The majority of Britons – simply – don’t think Meghan and Harry’s children should be named Prince and Princess.
A new poll conducted by YouGov says 51% of respondents disagree that the titles were bestowed on Archie and Lilibet.
The couple used the title ‘princess’ for Lilibet for the first time last week as part of the one-year-old’s christening announcement. A spokesman later clarified that the titles were a “birthright” for the couple’s two children, and the royal family’s official website, which shows the line of succession, was later updated.
“Children’s titles have been a birthright since their grandfather became monarch,” a spokesman said. “This matter has been settled in accordance with Buckingham Palace for some time.”
Archie and Lilibet became a prince and princess respectively when Charles became sovereign last September by virtue of a charter of letters created by George V in 1917, conferring the style on all of the monarch’s male grandchildren.
To undo this, Charles would have had to issue further patents preventing the children from using the titles.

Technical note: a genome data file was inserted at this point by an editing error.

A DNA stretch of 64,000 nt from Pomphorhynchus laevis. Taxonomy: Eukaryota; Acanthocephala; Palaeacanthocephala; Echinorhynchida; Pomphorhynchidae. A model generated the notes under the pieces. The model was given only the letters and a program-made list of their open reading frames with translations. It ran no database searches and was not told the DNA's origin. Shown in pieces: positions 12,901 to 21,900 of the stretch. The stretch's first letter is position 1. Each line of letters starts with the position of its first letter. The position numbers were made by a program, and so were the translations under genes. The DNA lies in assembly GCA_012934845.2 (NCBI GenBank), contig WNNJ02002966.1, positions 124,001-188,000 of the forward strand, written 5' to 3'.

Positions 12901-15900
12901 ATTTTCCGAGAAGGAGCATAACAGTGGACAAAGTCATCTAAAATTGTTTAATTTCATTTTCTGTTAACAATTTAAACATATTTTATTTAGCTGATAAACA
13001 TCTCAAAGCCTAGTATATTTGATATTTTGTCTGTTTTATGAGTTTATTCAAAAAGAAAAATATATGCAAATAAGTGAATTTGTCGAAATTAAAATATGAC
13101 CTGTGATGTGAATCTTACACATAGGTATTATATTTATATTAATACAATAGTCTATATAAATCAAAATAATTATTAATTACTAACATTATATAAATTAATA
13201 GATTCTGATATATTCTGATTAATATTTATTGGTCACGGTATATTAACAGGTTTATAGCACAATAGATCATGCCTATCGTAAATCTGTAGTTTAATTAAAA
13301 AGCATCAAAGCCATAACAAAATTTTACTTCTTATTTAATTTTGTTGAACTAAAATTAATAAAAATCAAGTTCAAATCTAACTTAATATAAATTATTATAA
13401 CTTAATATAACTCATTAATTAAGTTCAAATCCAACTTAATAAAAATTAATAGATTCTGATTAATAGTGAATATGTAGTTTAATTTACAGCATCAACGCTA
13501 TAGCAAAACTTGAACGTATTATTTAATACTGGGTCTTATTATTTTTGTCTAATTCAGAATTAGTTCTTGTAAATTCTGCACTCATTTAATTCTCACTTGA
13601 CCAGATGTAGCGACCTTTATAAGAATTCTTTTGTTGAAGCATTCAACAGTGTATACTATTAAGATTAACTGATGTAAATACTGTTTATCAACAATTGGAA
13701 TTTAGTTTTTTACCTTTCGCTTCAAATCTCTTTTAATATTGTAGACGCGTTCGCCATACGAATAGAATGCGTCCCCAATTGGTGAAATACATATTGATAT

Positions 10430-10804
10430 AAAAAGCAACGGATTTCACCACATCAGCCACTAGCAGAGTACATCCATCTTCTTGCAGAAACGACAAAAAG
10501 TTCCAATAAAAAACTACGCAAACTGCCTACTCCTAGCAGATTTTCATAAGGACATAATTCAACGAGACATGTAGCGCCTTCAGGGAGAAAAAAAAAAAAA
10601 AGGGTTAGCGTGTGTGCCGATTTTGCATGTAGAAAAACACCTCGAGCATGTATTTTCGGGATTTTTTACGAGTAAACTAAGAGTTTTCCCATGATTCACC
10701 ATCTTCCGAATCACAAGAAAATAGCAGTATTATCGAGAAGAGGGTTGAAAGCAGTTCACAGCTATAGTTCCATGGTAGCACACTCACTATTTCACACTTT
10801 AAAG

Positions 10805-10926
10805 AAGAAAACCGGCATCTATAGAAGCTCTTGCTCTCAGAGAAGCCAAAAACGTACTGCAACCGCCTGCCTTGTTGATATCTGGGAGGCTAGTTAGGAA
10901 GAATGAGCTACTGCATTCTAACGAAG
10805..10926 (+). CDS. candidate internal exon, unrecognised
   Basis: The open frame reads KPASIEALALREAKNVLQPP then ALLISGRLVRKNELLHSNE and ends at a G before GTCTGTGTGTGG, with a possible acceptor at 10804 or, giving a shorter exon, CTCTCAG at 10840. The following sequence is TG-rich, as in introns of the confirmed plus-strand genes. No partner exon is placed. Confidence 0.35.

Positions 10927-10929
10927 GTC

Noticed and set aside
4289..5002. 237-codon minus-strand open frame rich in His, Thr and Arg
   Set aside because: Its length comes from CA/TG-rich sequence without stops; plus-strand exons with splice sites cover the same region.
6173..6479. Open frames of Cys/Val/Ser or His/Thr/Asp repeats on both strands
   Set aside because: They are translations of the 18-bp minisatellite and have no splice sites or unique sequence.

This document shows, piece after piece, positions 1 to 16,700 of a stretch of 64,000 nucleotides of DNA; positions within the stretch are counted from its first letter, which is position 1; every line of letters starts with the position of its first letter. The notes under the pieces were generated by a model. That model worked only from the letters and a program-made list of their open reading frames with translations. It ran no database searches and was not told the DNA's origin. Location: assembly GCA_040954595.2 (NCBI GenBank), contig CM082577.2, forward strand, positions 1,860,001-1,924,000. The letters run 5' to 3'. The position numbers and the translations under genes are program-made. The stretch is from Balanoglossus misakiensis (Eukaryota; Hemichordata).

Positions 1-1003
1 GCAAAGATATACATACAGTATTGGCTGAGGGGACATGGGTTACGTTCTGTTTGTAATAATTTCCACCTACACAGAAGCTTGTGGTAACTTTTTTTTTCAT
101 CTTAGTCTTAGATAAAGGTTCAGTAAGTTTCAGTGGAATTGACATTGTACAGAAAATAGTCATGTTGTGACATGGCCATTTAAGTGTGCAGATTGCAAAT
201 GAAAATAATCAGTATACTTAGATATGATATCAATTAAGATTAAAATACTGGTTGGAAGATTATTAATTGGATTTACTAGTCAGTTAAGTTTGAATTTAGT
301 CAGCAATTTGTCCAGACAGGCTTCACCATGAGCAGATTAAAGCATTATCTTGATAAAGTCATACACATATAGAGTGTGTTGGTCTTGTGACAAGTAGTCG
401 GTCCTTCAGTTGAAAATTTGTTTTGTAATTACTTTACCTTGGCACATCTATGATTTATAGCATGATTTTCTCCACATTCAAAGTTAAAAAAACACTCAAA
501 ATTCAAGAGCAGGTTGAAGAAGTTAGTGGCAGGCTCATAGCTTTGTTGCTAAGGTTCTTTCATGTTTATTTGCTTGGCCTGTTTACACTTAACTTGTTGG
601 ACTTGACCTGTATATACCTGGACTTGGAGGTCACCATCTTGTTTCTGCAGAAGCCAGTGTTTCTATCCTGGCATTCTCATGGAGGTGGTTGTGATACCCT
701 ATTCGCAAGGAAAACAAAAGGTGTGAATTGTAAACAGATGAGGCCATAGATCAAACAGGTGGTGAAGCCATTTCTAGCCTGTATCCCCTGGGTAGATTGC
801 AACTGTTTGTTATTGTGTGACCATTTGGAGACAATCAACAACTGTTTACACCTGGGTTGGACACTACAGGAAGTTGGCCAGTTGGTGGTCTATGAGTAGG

The use of prince or princess for Meghan and Harry’s children has sparked much debate and some controversy, with some experts calling it “hypocrisy” and others noting that it’s “in line with precedent”.
A YouGov poll released on Monday showed that 51% of all respondents didn’t think the Sussex children should have the titles, compared to 25% who said they should.
Conservative voters were far more likely to think the couple’s children should not use the titles (72%), while those who voted in favor of Brexit were also significantly more likely to oppose it (68%).
Labor voters were quite divided, with 37% saying they should and 35% saying they shouldn’t.
Age was another key factor in the survey, with the number of respondents choosing “shouldn’t” increasing with age: 44% of 18-24 year olds rose to 64% of those 65+ .
The age distribution was more evenly split among those who responded that Archie and Lilibet should be given titles. Both 18-24 year olds and those over 65 made up 22% of respondents, with the largest age group responding positively to the awarding of titles to children being 25-49 year olds at 28%.
The survey shows that younger people are more likely to have no opinion on the issue – which could indicate that they care less or are more open and have fewer fixed views than older people.
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